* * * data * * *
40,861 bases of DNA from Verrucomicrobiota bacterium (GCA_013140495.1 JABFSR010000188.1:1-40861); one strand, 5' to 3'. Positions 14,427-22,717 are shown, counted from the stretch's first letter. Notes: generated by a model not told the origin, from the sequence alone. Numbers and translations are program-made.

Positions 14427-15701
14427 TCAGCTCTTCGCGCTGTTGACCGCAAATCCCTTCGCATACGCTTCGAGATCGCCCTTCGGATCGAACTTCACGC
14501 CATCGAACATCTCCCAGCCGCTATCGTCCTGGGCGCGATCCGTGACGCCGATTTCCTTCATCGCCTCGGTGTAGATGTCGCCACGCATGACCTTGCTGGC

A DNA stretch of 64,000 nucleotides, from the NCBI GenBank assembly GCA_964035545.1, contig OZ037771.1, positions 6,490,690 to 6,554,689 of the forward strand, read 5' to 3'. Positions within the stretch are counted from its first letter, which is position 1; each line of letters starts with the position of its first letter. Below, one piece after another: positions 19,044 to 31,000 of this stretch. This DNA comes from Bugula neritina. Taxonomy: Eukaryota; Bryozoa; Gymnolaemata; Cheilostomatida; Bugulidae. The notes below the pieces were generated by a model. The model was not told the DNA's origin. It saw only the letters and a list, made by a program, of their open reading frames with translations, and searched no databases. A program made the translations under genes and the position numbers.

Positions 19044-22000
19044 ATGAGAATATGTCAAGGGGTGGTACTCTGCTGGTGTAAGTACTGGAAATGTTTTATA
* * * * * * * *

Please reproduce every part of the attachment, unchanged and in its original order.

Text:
40,861 bases of DNA from Verrucomicrobiota bacterium (GCA_013140495.1 JABFSR010000188.1:1-40861); one strand, 5' to 3'. Positions 14,427-22,717 are shown, counted from the stretch's first letter. Notes: generated by a model not told the origin, from the sequence alone. Numbers and translations are program-made.

Positions 14427-15701
14427 TCAGCTCTTCGCGCTGTTGACCGCAAATCCCTTCGCATACGCTTCGAGATCGCCCTTCGGATCGAACTTCACGC
14501 CATCGAACATCTCCCAGCCGCTATCGTCCTGGGCGCGATCCGTGACGCCGATTTCCTTCATCGCCTCGGTGTAGATGTCGCCACGCATGACCTTGCTGGC

A DNA stretch of 64,000 nucleotides, from the NCBI GenBank assembly GCA_964035545.1, contig OZ037771.1, positions 6,490,690 to 6,554,689 of the forward strand, read 5' to 3'. Positions within the stretch are counted from its first letter, which is position 1; each line of letters starts with the position of its first letter. Below, one piece after another: positions 19,044 to 31,000 of this stretch. This DNA comes from Bugula neritina. Taxonomy: Eukaryota; Bryozoa; Gymnolaemata; Cheilostomatida; Bugulidae. The notes below the pieces were generated by a model. The model was not told the DNA's origin. It saw only the letters and a list, made by a program, of their open reading frames with translations, and searched no databases. A program made the translations under genes and the position numbers.

Positions 19044-22000
19044 ATGAGAATATGTCAAGGGGTGGTACTCTGCTGGTGTAAGTACTGGAAATGTTTTATA